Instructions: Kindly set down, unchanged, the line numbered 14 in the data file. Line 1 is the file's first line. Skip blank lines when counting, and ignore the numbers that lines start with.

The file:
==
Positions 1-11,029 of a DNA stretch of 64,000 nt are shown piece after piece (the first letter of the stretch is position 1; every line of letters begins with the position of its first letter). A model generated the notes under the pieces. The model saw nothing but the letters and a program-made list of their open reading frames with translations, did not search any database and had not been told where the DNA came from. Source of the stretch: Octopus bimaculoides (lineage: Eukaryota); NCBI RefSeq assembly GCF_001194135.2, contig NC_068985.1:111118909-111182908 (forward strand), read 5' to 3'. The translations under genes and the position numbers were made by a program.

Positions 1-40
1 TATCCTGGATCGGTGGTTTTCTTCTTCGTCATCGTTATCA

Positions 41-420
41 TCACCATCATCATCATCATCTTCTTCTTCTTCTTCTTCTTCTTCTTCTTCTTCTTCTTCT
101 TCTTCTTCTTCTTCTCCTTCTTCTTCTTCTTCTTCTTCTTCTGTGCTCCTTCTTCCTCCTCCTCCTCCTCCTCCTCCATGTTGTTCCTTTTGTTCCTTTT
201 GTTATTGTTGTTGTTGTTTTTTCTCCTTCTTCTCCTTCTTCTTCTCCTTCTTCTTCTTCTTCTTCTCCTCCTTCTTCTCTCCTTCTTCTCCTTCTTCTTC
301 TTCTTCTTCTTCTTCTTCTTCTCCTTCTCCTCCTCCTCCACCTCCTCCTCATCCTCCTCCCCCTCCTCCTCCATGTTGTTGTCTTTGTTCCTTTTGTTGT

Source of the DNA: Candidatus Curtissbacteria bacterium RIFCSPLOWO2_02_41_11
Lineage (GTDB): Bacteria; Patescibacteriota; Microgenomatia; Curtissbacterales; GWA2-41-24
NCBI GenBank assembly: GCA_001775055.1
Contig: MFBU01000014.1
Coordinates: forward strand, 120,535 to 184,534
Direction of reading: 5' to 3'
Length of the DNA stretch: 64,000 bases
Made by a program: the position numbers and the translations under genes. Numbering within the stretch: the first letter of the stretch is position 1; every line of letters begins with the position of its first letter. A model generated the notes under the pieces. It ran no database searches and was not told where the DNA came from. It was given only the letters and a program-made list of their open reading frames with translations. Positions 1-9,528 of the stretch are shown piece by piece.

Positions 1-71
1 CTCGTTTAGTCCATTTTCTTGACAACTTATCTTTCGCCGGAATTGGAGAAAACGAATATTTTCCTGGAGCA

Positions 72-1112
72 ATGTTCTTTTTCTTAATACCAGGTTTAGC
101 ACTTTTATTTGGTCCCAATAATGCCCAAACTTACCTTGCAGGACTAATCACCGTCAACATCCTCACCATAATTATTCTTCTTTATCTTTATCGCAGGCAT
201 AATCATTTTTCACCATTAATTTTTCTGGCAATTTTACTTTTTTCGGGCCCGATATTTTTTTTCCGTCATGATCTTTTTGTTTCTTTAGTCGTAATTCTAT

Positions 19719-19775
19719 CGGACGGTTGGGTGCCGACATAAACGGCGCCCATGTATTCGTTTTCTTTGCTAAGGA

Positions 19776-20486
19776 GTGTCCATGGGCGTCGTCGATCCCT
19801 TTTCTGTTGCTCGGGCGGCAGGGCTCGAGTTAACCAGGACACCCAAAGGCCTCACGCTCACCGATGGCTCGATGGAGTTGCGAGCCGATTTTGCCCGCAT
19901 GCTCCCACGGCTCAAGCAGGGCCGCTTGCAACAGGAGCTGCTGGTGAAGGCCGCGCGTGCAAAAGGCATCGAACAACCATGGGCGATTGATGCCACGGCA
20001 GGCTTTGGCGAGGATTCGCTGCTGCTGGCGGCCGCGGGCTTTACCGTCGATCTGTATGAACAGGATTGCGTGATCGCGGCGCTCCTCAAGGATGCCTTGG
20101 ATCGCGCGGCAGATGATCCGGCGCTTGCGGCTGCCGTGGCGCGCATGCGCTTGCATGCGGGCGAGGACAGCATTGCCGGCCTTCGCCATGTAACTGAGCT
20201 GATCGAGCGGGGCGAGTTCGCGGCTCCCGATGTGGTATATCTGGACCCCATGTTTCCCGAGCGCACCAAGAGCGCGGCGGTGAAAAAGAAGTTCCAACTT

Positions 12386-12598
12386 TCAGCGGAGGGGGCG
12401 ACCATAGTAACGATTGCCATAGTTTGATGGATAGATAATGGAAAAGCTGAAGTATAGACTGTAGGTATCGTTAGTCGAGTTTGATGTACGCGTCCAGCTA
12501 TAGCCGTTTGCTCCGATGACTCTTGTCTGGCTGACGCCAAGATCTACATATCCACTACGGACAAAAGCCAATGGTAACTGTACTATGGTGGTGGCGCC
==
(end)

Direction of reading: 5' to 3'